A company that makes a different online accounting app announced yesterday that it wouldn’t continue its free services. Any customers using the free service would, after a grace period, be required to switch to a paid product.
They’re not the first to start free and charge later. And there are some people in the industry who have argued that free doesn’t work. (They, of course, want you to pay hundreds of dollars instead, but that’s a different story.)
Where does all this leave Wave? Short answer: Wave is and will remain a free online accounting program, because we never planned on taking your money in the first place.
Let me go into some detail, starting with what can go wrong with some free products.
Many — maybe most — companies that have a free version use it as a stepping stone to get you to pay later. In this model, the free version usually offers limited features, and the goal of the company is to get you in the door and then migrate you to a paid “deluxe” or “pro” version of the product later on. But if they can’t move enough customers into the paid version, the business model falls apart and they kill off the free version.
Some free products plan to generate revenue with add-on products or similar strategies, but can’t make it work for whatever reason. Maybe they’ve misjudged the revenue potential or the size of the market. Most often in these cases, though, free is still not where the company’s heart is at. Free for them is probably still a transitory state — the place where you go before you pay.
Does that mean free can’t work? No way.
There are some very successful, free business-to-business applications we can point to. And most notably, these are companies where the business model is based on a free product being self-sustaining. These companies want customers to come, stay, and never pay a cent.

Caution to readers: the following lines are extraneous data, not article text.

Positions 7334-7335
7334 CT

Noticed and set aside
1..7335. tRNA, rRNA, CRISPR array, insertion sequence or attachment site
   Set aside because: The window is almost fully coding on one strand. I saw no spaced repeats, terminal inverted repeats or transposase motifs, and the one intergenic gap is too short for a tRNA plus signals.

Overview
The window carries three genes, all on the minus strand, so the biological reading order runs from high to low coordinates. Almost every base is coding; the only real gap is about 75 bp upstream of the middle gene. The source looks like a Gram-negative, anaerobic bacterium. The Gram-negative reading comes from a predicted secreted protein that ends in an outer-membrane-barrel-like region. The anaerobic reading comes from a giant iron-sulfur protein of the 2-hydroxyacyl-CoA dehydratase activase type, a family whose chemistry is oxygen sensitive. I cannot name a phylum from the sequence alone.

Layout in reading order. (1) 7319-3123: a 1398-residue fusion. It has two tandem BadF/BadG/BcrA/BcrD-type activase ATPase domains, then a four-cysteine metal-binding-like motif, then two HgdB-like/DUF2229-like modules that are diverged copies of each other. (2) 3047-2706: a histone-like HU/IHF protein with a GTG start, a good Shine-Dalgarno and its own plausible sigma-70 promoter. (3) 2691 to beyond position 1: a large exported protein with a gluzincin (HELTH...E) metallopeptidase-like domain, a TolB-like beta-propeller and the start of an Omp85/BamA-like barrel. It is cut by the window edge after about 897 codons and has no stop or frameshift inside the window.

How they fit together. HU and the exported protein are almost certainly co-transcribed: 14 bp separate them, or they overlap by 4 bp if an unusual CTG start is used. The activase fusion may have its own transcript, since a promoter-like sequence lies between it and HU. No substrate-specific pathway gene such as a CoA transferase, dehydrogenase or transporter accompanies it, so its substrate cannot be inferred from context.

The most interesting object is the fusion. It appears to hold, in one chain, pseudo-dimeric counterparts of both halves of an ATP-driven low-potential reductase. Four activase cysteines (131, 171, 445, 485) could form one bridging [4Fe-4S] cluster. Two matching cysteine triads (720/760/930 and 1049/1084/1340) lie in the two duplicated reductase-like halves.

PracticeFusion.com is one of these. It provides a web-based electronic medical records (EMR) tool for free to doctors, with an advertising-supported version. You can opt to pay for an ad-free version, but if you’re comfortable with their discreet advertising, you can keep using the PracticeFusion for the long term, and everyone — including the company — is happy.
SpiceWorks.com is another successful, free, B2B web app. Also ad-supported, it’s a free IT management software, and it’s rocking its industry. Once again, SpiceWorks will do just fine even if its end users never pay SpiceWorks a cent.
These two, and a handful of others, show that free B2B online applications can in fact thrive. What we see as the common thread here is a well-planned business model that doesn’t treat free as a temporary state. Instead, free is the natural, permanent state for them.
This is also where we have positioned Wave. We intended for it to be free for the long haul, and built our business model accordingly. That model is:
- we provide a great, free accounting application for small businesses
- by bringing lots of small businesses together in one place, we can attract the providers of the products and services you want, and get a better price from those products and services (we call these Savings Opportunities)
- if you take advantage of these Savings Opportunities, we get paid by the supplier
Other companies give up on free because they never wanted to be in the free business in the first place.
At Wave, free was always the plan. If you never hand over a penny to us, we’ll still be happy. And you’ll still have a great product that you can count on for a long, long time.
The information and tips shared on this blog are meant to be used as learning and personal development tools as you launch, run and grow your business. While a good place to start, these articles should not take the place of personalized advice from professionals. As our lawyers would say: “All content on Wave’s blog is intended for informational purposes only. It should not be considered legal or financial advice.” Additionally, Wave is the legal copyright holder of all materials on the blog, and others cannot re-use or publish it without our written consent.